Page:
It looks like Gregg made a wise decision to take up paddleball. There haven’t been many players without a background of court-based racquet sports or handball that have first started playing our sport at the relatively “old” age 23 and in three short years were able to emerge among the best in the game. The sports he played prior to paddleball were baseball, soccer and table tennis. Is it pure athletic ability, which Gregg surely has an abundance of, or is it the paddleball gene? Greg thinks it could be the gene from Dad and Grandpa, though he showed how grounded he is by noting that the standard for “top” players has dropped from paddleball’s heyday, which obviously it has, considering the paucity of players in their athletic prime now compared to then. One thing for sure, the sport of paddleball needs more young and dedicated players like Gregg for it to flourish in the future. That’s why cultivating our youth is a prime focus of Mike and the PFA!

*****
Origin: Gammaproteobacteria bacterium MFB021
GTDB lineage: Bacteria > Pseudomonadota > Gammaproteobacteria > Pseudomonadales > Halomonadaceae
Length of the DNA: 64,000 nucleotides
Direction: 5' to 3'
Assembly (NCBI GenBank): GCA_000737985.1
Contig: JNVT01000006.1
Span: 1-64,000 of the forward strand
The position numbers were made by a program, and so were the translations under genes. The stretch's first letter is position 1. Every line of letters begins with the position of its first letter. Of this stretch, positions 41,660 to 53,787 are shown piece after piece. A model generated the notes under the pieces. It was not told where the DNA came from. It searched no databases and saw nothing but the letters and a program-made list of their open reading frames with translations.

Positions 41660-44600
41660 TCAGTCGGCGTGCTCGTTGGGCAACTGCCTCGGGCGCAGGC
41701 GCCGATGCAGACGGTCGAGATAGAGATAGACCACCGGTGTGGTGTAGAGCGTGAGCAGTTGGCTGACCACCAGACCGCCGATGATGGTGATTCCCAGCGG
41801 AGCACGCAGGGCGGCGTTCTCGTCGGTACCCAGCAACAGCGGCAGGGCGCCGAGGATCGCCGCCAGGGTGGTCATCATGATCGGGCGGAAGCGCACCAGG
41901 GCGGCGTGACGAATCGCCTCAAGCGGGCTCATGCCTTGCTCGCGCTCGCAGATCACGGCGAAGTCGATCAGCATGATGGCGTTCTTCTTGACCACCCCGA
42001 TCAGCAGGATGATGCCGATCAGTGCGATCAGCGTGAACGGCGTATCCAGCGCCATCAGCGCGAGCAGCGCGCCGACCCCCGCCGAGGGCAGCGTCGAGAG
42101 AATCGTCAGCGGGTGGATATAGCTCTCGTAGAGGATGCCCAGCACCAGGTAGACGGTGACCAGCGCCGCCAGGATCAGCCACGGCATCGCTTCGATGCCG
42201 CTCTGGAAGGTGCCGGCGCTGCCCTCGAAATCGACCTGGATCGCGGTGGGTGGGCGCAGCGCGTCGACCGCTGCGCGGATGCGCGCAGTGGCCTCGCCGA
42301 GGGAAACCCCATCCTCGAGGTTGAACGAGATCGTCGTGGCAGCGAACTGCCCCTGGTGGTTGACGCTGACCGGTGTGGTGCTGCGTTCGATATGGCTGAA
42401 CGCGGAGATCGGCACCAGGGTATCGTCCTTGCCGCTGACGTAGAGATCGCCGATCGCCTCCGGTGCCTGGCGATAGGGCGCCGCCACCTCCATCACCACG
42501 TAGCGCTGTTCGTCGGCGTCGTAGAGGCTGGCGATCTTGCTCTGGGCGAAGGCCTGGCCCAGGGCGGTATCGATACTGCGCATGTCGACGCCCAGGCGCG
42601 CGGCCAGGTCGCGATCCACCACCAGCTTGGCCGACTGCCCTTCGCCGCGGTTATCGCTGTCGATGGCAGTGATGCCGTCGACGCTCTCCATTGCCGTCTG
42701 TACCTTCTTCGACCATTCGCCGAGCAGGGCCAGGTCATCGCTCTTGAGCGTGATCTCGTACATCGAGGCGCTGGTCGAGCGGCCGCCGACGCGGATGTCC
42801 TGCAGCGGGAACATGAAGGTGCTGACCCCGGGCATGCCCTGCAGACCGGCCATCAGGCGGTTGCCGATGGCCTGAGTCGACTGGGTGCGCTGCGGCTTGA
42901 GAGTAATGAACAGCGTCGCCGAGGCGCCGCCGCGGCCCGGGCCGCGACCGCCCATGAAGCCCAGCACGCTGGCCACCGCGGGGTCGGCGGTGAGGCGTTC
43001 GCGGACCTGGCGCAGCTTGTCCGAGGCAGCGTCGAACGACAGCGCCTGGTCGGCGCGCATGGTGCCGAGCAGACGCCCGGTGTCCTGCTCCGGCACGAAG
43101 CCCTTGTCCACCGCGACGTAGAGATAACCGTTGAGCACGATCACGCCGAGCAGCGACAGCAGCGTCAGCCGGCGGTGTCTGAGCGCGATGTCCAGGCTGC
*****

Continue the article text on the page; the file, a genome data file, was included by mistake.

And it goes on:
Gregg Sgar plays a mean game of paddleball. In baseball, they talk about a five-tool player. In paddles, I haven’t heard this criteria used, but he has all the tools: speed and defense enabling him to make great gets, placement, consistency, smarts and power (although he says his game is not power based, but he “uses his body to create offensive put-away opportunities.”) Let’s add one more tool: sportsmanship. He is the winner of last year’s Chris Lecakes Male Sportsmanship Award for showing respect for his opponents and always playing fairly with integrity and class, a well-deserved award that I’m sure he’s proud of. Back to Gregg’s game, his favorite shot playing the left side is passing his opponent down the left line to the left of his body, obviously very risky because there is no room for error and is often most unexpected. He’s on the courts one to three times a week, primarily at O’Conner Memorial Park, his paddleball home in West Orange, NJ. Gregg plays both classic and big ball, but after starting out with the small ball, he quickly realized that “big ball is the game for me.”